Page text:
Tuesday, November 12, 2013

from the wonderful folks who brought you Parent Revolution & the Parent Trigger: CELEBRATORY SELF CONGRATULATION!

Why I Wrote the Nation’s First Parent-Trigger Law

Education Week

CommentaryBy Gloria Romero in EdWeek | http://bit.ly/1gGqjoJ

November 5, 2013  ::  I wrote the nation's first parent-trigger law. I acted because I understood that education is the civil rights issue of our time and the key to the American dream.

I'm the daughter of a mother who attained only a 6th grade education, but who understood that education is what lifts us out of poverty.

As a Democratic senator representing the diverse, heavily Latino East Los Angeles-eastern Los Angeles County community and the chair of both the state Senate's education and prison oversight committees, I understood that if we do not educate, we will incarcerate. California locks away a disproportionate number of Latino and African-American youths, and, nationwide, nearly 70 percent of inmates are high school dropouts.

For years, California's education department routinely released data on schools with disturbingly high—indeed, morally shameful—percentages of children who fail to score at even basic levels of academic proficiency. These are schools identified as chronically underperforming and in need of intervention, but all too often they were simply ignored, forgotten on bureaucratic lists. Nothing was ever done for them. Ironically, many of these schools were named for civil rights heroes, like Dr. Martin Luther King Jr. and Cesar Chavez. Nonetheless, they were left to languish year after year, most parents unaware of their status. In the 15 years since I was first elected to the legislature, some of those same schools have appeared on the lists again and again.

I am a product of the civil rights movement. I graduated from a high school where I was "counseled" that college was beyond my reach—after all, I lived in one of those zip codes, at the end of a dead-end road in a mostly rural county. But with a mother who had faith and inspiration drawn from the late John F. Kennedy, a farmworkers' movement, and an intense love of learning, I rose to become the Senate majority leader of the state of California.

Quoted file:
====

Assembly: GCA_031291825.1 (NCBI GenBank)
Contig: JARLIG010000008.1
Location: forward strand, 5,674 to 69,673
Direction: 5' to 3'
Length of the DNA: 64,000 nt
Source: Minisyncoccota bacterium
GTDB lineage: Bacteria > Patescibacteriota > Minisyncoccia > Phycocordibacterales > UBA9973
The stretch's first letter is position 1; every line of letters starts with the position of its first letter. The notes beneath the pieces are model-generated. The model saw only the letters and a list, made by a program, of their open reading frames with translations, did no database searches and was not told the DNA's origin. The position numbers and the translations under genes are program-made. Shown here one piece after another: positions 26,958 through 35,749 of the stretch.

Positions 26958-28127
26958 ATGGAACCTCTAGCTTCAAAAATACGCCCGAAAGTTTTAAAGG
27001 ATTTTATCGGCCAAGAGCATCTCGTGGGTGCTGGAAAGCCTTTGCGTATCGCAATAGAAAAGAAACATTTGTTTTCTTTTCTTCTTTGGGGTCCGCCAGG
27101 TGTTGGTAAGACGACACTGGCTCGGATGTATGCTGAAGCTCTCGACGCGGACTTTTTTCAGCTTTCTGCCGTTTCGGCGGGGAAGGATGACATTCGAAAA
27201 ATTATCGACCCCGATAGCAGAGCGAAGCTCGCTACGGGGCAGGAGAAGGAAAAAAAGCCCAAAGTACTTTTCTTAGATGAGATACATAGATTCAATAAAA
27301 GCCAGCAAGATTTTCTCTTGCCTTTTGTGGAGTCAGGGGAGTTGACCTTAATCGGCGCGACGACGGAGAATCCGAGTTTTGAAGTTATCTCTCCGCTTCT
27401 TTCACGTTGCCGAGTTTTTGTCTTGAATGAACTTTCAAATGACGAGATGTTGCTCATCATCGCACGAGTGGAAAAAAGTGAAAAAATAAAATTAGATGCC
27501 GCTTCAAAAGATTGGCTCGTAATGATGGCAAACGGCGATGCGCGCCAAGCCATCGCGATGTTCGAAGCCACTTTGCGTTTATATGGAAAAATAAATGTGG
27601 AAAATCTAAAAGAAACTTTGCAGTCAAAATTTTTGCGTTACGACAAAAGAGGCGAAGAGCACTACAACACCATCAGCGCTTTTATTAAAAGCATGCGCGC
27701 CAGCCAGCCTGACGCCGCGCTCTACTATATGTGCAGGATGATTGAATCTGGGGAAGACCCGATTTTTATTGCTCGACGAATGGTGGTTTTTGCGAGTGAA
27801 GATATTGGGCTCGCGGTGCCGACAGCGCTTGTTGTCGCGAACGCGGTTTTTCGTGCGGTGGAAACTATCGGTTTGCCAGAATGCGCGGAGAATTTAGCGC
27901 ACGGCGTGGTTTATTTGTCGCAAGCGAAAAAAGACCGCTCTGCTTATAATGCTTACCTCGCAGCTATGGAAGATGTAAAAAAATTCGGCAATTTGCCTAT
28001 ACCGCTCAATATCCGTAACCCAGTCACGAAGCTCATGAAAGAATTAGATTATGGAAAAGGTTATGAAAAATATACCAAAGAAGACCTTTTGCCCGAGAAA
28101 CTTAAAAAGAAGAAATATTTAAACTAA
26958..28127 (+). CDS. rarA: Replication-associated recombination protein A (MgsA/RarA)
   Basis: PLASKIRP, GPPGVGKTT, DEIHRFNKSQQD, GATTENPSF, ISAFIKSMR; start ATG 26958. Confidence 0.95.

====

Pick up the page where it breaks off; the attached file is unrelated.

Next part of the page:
"I'm the daughter of a mother who only attained a 6th grade education—but who understood that education is what lifts us out of poverty."

I never forgot my roots. I drafted the language of the Parent Empowerment Act—popularly known as the parent-trigger law—in 2010. Ben Austin, who is now the executive director of the organization Parent Revolution, suggested the idea of such legislation to me. I immediately wrote the language for the bill, understanding the transformative power it held for parents of kids who are trapped in failing schools.

It allows parents whose local school has been identified by the state as chronically underperforming—failing, in my view—to petition to force change at that school, including changes in school administration and teaching staff, or bringing in a charter school operator.

At the same time my bill was moving through the California legislature, American parents were increasingly demanding greater school choice, revolting against arcane school assignment laws more reflective of an 18th-century feudal society than a 21st-century global, mobile society.

In no other part of American life do we tie parents to the land, define them by zip code, and empower government officials who are strangers to families to make fundamental, life-altering decisions on behalf of their children based on five digits of geographic identity. The zip code has become the definitive great divide, a profound separation between high-poverty, minority youths and the American dream.

Undoubtedly, if sweetheart contracts didn't enable effective teachers to bypass struggling neighborhood schools, and if bureaucrats actually used the federal laws at their disposal to transform such schools, I never would have had to write the parent-trigger law. But that was not the case. Lists of failing schools, representing hundreds of thousands of kids in California, were simply released and promptly ignored. Few people even knew about the lists, and those who did weren't outraged.